Gateway Chews Storage Cud

Home PC maker plans to launch SCSI storage array. Whoa - did we time-warp back a decade?! UPDATED 7PM

August 21, 2003

3 Min Read
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Gateway Inc., the home PC maker whose recent TV ads have featured a talking Holstein cow, next week will initiate a bovinely inspired attack on the enterprise storage market by introducing a 12-drive SCSI array for its servers.

Come again? Yes, that's right: Gateway is jumping hooves-first into the direct-attached storage (DAS) space -- even as the rest of the industry has been moving away from DAS in favor of networked storage systems that offer better utilization and greater flexibility.

Tim Diefenthaler, Gateway's director of enteprise servers and storage, concedes that the company is taking very tentative baby steps with its first foray into storage. But first things first, he says: "We clearly want to broaden our storage portfolio over time, but we need to take the right steps from an infrastructure perspective. SAN and NAS, as well as backup schemes, are on our roadmap throughout the rest of the year."

In 2001, Gateway actually did launch a family of NAS systems, developed by Maxtor Corp. (NYSE: MXO), but after poor sales Gateway phased out the line the same year. Meanwhile, Maxtor shut down its own NAS unit last year (see Maxtor Pulls Plug on NAS).

For now, Gateway's goals are specific [ed. note: no need to jump over the moon first time out the barn door]. With the 850 SCSI JBOD (just a bunch of disks) subsystem, it plans to undercut the prices of its chief competitors in the entry-level servers space -- Dell Computer Corp. (Nasdaq: DELL) and IBM Corp. (NYSE: IBM).The system will have a starting list price of $3,000 for a system with three 36-GByte Seagate Technology Inc. (NYSE: STX) Ultra320 SCSI drives, which works out to about 2.8 cents per MByte.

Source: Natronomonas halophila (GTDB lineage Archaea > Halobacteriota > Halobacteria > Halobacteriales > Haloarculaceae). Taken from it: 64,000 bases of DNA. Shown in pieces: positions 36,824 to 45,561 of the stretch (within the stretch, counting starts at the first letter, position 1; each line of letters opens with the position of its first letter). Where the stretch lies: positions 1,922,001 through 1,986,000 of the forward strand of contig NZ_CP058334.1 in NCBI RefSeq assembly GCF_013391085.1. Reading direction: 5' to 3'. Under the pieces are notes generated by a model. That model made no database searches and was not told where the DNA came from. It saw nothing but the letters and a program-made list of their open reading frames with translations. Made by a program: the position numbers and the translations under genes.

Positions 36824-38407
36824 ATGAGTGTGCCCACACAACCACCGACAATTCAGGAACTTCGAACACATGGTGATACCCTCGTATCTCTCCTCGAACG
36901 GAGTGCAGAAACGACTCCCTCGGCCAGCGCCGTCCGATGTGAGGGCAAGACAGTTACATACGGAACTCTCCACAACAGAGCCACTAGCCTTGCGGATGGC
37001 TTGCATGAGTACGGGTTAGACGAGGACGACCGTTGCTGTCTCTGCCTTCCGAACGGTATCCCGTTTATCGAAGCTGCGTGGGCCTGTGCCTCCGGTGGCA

"We are getting good margins with this product, even though it's priced below Dell and IBM," says Diefenthaler. "We get better margins on this than on our servers, so it's an attractive business for us."

Gateway's 2U-high JBOD system, configured with LSI Logic Corp. (NYSE: LSI) SCSI controllers, can hold up to 1.7 TBytes of storage. Customers can optionally use LSI's RAID controller with the system "to achieve even greater data protection," according to Gateway [ed. note: for those who want to dabble on the bleeding edge!].

The company will also roll out an Linear Tape Open (LTO) tape autoloader, which holds eight cartrdiges. The Gateway-branded autoloader, priced starting at $5,800, was developed by Certance LLC, Seagate's tape drive affiliate. Gateway will also resell Veritas Software Corp. (Nasdaq: VRTS) Backup Exec 9.0 and Yosemite Technologies Inc. Tapeware XE 7.0 backup applications.

Gateway plans to officially announce the products next week, on Aug. 26.John Webster, founder of consulting firm Data Mobility Group, notes that many of the traditional enterprise-oriented storage players -- such as EMC Corp. (NYSE: EMC) -- are looking to mass market opportunities as an engine for growth, so it seems just as reasonable that Gateway should try to move up the foodchain.

"Why can't an established mass market player look to the enterprise for growth opportunities as well?" he says. "Turnabout is fair play."

True enough, but Gateway will need to do more than follow the herd several years after the fact if it wants its fledgling storage business to thrive.

Todd Spangler, US Editor, Byte and Switch

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